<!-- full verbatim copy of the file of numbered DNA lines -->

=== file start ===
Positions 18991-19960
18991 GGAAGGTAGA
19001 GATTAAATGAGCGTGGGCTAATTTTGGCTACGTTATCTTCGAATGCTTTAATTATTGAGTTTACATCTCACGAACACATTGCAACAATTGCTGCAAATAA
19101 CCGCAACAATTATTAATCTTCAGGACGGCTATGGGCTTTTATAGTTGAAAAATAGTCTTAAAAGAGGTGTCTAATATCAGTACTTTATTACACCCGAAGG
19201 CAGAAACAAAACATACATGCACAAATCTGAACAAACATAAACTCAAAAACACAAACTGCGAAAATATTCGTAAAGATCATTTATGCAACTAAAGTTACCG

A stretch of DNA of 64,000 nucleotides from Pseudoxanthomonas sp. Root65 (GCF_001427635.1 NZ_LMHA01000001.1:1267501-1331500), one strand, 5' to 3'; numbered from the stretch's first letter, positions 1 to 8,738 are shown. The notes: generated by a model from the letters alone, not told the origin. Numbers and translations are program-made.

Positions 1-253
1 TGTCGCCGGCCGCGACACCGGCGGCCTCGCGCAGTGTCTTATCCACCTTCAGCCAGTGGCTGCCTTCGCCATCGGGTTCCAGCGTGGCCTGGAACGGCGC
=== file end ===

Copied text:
Positions 18991-19960
18991 GGAAGGTAGA
19001 GATTAAATGAGCGTGGGCTAATTTTGGCTACGTTATCTTCGAATGCTTTAATTATTGAGTTTACATCTCACGAACACATTGCAACAATTGCTGCAAATAA
19101 CCGCAACAATTATTAATCTTCAGGACGGCTATGGGCTTTTATAGTTGAAAAATAGTCTTAAAAGAGGTGTCTAATATCAGTACTTTATTACACCCGAAGG
19201 CAGAAACAAAACATACATGCACAAATCTGAACAAACATAAACTCAAAAACACAAACTGCGAAAATATTCGTAAAGATCATTTATGCAACTAAAGTTACCG

A stretch of DNA of 64,000 nucleotides from Pseudoxanthomonas sp. Root65 (GCF_001427635.1 NZ_LMHA01000001.1:1267501-1331500), one strand, 5' to 3'; numbered from the stretch's first letter, positions 1 to 8,738 are shown. The notes: generated by a model from the letters alone, not told the origin. Numbers and translations are program-made.

Positions 1-253
1 TGTCGCCGGCCGCGACACCGGCGGCCTCGCGCAGTGTCTTATCCACCTTCAGCCAGTGGCTGCCTTCGCCATCGGGTTCCAGCGTGGCCTGGAACGGCGC